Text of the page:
My thought is to make the "beam" parts as a U with the bottom of the U having a veneered face. The tops of the U would have cleats to make for easy shimming and attaching to the ceiling. The beams would all be pre-cut and labeled to go in with minimal fuss. Any and all scribe would be done on a "half" beam around the perimeter of the room.
I would then make "boxes" out of 1x stock and have the crown all pre-cut for each box. The outside of the box would have a 3/16" or so rabbet right up to about 1/2" or so of the top. Once the beams are in place each box would slide over the beam until flush with the top of the rabbet. The box would not have to touch the ceiling, again making for easy installation. Then a few screws through the box into the beams and install the precut crown into the boxes covering the screw holes. Leaving the only visible fasteners as the nails for the crown.
Anyway that's my best thought yet on how to do it and make it fairly simple and straightforward for both fabrication and installation…..thoughts???
Not knowing the details of your ceiling, i can only tell you what I've done in the past.
I used to be a finish carpenter full time, and have done a lot of these ceiling treatments onsite.
You probably already know most of this, but here are a few things to keep in mind.
The ceiling will never be flat. The wall/ceiling intersection is also almost always out of square by 1/16-3/16," sometimes worse. It is a real pain to scribe a prebuilt, prefinished beam to the walls and ceiling.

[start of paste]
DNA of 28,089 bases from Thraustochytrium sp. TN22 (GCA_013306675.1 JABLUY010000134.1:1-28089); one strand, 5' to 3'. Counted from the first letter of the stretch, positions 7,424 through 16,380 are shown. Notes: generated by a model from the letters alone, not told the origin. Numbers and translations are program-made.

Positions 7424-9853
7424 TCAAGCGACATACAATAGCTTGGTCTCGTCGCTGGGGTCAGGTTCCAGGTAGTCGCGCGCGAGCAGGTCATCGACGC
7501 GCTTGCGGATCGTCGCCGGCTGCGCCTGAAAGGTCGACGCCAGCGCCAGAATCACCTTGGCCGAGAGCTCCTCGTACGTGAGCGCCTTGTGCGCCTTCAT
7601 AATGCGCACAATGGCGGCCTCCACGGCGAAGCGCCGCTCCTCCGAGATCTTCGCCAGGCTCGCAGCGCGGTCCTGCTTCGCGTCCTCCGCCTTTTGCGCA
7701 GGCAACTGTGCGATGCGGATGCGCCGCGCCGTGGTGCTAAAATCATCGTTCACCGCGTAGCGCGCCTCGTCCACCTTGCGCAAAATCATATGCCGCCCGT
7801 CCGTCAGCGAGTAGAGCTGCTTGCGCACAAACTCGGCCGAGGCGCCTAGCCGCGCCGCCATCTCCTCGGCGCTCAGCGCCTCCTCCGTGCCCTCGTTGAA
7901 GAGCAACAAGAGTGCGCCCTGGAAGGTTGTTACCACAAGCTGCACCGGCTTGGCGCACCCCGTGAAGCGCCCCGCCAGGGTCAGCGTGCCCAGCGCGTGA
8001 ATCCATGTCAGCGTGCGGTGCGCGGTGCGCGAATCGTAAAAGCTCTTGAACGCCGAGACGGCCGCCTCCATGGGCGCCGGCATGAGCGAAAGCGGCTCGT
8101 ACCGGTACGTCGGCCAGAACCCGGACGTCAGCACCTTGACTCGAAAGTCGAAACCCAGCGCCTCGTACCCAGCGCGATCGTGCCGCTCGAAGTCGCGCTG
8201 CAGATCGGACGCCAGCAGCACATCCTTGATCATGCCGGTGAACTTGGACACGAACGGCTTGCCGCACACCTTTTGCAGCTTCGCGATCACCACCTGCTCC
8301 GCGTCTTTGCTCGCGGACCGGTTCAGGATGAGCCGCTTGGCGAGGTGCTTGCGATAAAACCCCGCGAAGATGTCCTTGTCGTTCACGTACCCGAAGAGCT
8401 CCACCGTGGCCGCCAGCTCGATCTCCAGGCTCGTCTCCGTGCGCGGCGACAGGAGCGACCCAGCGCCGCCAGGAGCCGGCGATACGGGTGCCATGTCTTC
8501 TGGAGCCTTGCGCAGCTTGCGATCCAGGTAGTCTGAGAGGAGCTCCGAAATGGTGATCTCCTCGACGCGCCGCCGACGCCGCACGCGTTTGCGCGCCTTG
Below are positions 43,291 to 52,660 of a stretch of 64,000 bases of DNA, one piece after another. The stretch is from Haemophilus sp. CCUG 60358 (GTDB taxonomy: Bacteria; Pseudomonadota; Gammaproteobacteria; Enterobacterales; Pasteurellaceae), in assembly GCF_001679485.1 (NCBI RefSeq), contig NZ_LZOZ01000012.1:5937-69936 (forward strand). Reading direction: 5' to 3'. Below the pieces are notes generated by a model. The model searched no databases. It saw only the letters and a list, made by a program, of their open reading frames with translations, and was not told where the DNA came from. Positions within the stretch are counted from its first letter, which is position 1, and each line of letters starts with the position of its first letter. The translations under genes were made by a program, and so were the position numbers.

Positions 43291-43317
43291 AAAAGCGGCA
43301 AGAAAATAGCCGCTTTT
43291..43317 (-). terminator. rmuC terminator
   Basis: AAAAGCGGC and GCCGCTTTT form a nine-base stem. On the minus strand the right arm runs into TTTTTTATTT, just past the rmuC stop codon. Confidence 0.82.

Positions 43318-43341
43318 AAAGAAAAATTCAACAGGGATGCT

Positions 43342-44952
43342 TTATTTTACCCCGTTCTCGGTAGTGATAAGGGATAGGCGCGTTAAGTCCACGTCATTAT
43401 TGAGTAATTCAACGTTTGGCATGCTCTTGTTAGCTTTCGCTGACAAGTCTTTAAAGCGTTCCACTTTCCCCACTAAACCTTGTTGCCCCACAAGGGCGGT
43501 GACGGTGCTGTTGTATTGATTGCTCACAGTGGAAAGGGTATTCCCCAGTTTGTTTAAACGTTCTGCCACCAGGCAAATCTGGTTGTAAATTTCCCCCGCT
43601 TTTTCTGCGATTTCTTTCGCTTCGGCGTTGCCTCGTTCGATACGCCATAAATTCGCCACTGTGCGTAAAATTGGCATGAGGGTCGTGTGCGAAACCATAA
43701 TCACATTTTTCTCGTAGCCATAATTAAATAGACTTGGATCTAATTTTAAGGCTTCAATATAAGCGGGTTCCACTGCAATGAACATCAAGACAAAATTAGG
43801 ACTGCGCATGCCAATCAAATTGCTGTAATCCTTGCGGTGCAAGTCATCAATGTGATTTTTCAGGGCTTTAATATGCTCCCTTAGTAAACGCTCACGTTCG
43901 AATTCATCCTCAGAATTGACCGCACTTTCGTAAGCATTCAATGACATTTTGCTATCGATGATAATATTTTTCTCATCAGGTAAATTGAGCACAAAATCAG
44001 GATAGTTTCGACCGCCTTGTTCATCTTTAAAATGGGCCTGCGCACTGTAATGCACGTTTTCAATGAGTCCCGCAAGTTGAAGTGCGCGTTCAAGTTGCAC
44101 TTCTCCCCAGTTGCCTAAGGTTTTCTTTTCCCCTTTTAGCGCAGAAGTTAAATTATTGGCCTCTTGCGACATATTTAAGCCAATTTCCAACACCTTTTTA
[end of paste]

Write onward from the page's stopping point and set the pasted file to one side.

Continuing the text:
One thing we have done is to leave the beams and crown down a few inches from the ceiling and back light them with rope lighting. It looks good and you do not have to worry about scribing anything to the ceiling. We also fit plenty of them to the ceiling, and it is doable, just takes more time.
Trim carpenters do not like building things with pre-finished material. It is too easy to nick and ding when cutting, scribing and installing, plus gluing finished edges together does not work well, nothing can be sanded after assembly, etc.
Trim guys want to cut their own crown. They do do this kind of thing all day everyday, fitting it in out of square rooms with ceilings that are not flat. Precut crown generally has to be re-cut on site anyway.
I would try to talk with the trim guys and see if they have done this kind of work before, or if they have any ideas of how to make the project go as smoothly as possible.
I as well was a full time finish carpenter and have Installed quite a few of these ceilings.
This is how they would show up to me, Plywood beam sides and bottoms, Sides would be dadoed on bottom to accept thickness on bottom panel
1/4 panels for the ceiling, Crown came in full pieces, and a "L" shaped molding to cover the bottom seam
Plywood was mitered and assembled in boxes on the ground then nailed to framing material attached to drywall, crown covered the nails..
Once all boxes were up I would fill the bottoms in, same material went around the perimiter to the walls
"L" shaped molding covered all the bottom seams of the dadoes, then a crown from the wall to the bottom panel around the perimeter.
Everything was pre finished.. Nothing cut to length or pre assembled, every room is out of square to some degree. You can hide that in the perimeter bottom panels